Taiwan Jones has been a noticeable contributor to the offense this year and has grown increasingly important. On Sunday, he had his biggest, flashiest, and most exciting offensive play and cemented his name in many fans' minds. He was also involved in a few other plays and in one particular play, he again flashed some of that game breaking skill that makes him an exciting player.
Unfortunately, the play was negated by a penalty on the backside, but the play itself is still worth noting because of what Jones showed us.
Play 61 : Q4, 2-10-NYJ 34 (14:11) T.Jones right tackle to NYJ 24 for 10 yards (S.Richardson; M.Williams).
PENALTY on OAK-R.Hudson, Illegal Use of Hands, 10 yards, enforced at NYJ 34 - No Play
|TV Replay 1
At first glance, the play may look like a very basic Off Tackle run that creates some space into which Taiwan explodes for a big gain. As with most plays, there's quite a bit more to it than that.
So far in 2015, the best way to get Taiwan into space has been to use the Crackback Toss play. Get the WRs to crack down on the outside, pull the OL, and then Toss to Taiwan to get him out on the run.
This play is on tape and has been used often and has been successful. It's also a key, primary play in Taiwan's arsenal so Bill Musgrave knows that the Jets are aware of it.
Taiwan has deadly speed that can outflank defenses. An aggressive defense like the Jets may be prepared to overcommit to this play when they see it.
OC Bill Musgrave may have expected that and calls for something different. This time, the call is to fake that Toss play and then run counter (opposite) to it. Ideally, the Toss Fake will get the Jets defense to jump and then clear out the backside. The inside handoff may then give Jones room to run.
But the Jets' defense is not just aggressive, they are disciplined and smart, also. While the Toss fake freezes a couple of defenders, they don't chase or vacate their responsibilities. The backside defenders (who are now the playside defenders) have maintained their responsibilities.
Even worse than that, OLB #57 Trevor Reilly crashes down hard and takes out both pulling LG Gabe Jackson and lead blocker TE Mychal Rivera.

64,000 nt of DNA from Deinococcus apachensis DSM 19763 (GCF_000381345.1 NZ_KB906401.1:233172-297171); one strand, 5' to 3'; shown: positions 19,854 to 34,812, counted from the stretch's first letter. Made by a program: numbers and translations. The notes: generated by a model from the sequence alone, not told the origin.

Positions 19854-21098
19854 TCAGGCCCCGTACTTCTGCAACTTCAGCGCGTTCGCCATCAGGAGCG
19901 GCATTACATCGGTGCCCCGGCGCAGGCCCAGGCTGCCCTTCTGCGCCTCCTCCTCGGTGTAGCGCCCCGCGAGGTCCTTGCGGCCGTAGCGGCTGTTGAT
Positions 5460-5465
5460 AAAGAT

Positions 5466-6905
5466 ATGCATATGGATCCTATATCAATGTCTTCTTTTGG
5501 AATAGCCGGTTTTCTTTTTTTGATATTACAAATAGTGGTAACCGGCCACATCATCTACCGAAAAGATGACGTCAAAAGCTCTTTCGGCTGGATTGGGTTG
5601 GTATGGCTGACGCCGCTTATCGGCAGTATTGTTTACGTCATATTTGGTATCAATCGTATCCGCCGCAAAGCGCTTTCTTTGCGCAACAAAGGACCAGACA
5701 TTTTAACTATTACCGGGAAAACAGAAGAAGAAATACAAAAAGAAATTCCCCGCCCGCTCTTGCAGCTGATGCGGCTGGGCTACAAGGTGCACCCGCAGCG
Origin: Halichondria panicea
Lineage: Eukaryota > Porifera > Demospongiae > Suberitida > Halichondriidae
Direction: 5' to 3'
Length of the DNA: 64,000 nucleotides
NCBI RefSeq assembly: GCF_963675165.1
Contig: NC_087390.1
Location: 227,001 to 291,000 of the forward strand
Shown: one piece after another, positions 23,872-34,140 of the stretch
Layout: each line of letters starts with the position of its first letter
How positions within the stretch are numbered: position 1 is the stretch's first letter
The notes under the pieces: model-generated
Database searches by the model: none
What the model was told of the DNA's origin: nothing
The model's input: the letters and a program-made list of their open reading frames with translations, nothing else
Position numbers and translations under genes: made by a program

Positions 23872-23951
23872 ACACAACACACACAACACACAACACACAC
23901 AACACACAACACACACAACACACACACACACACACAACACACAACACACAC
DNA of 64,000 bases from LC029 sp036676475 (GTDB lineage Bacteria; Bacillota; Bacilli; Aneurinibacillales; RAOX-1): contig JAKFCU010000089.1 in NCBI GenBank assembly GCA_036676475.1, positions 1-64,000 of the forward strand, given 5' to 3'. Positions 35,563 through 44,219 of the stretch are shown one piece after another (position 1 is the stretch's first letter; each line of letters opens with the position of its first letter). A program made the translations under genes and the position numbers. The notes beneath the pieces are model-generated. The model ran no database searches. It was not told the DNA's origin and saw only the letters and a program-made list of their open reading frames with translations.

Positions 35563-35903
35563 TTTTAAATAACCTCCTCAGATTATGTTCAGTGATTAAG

With the two leading blockers taken away, it leaves Taiwan Jones 1-on-1 with a free defender #56 Demario Davis.
Jones attacks outside, forcing Davis to widen his position, and then cuts back inside. Davis would LOVE to make the tackle, but the most important part of his role is to play Force and make Jones cut back. In this case, the Help is not there and Jones is running into clear.
ILB #52 David Harris is a tackling machine. And this defensive play is designed to funnel Jones back to Harris. But the offense handles it well.
The initial Toss action held Harris on the backside of the play. Harris had to honor the toss which kept his feet still and slowed him down.
Austin Howard releases from his Tandem Block and works his way to the second level. He eyes Harris and does a great job getting on top of him.
Webb seal his man and Howard seals his man. This is called "Cutting the Defense in Half."
Howard is expecting the play to be run right behind him and doesn't realize that there's a body pileup in the running lane. Taiwan's going to be a little bit late coming thru and this puts additional stress on Howard to maintain his block.
Howard maintains that block long enough (without holding) but Harris is able to eventually work his way free just as Taiwan is breaking past the line of scrimmage.
As Harris fights to clear, Howard is able to get one last chuck on him.
The timing of the play is interrupted and so now when Taiwan comes thru, he finds David Harris disengaging from Howard's block and looking to make the tackle. Since Harris is just coming off the block, he is not quite set up in an ideal position.
Taiwan reads Harris' leverage.
Harris' leverage is to the inside and there is no immediate help to the outside. Jones gives a little shake and then breaks to the outside.
Taiwan is able to clear Harris and that frees him up to get downfield. He eyes the first down marker and then finishes off the run by lowering his head into two tacklers.
It's a beauty of a run.
Taiwan has speed to burn but also has some frightening suddeness; when he is given a little bit of space and can show it off, he makes everyone else look like they are slogging around in slow motion. What will be interesting to see what Bill Musgrave comes up with in order to get Jones the ball.
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The play as it unfolded was quite exciting and impressive, but there are quite a few details to the play that are quite interesting and paying attention to them may change how you view the play.
One of the most noticeable aspects of the play is that the lead blockers were disrupted. Both Gabe Jackson and Mychal Rivera were supposed to lead the play and account for the defenders; had they executed well, they would have cleared a lane for Jones and he would have had an easier time getting into the clear. Instead, there was a 3-body pileup where the clear lane was supposed to be.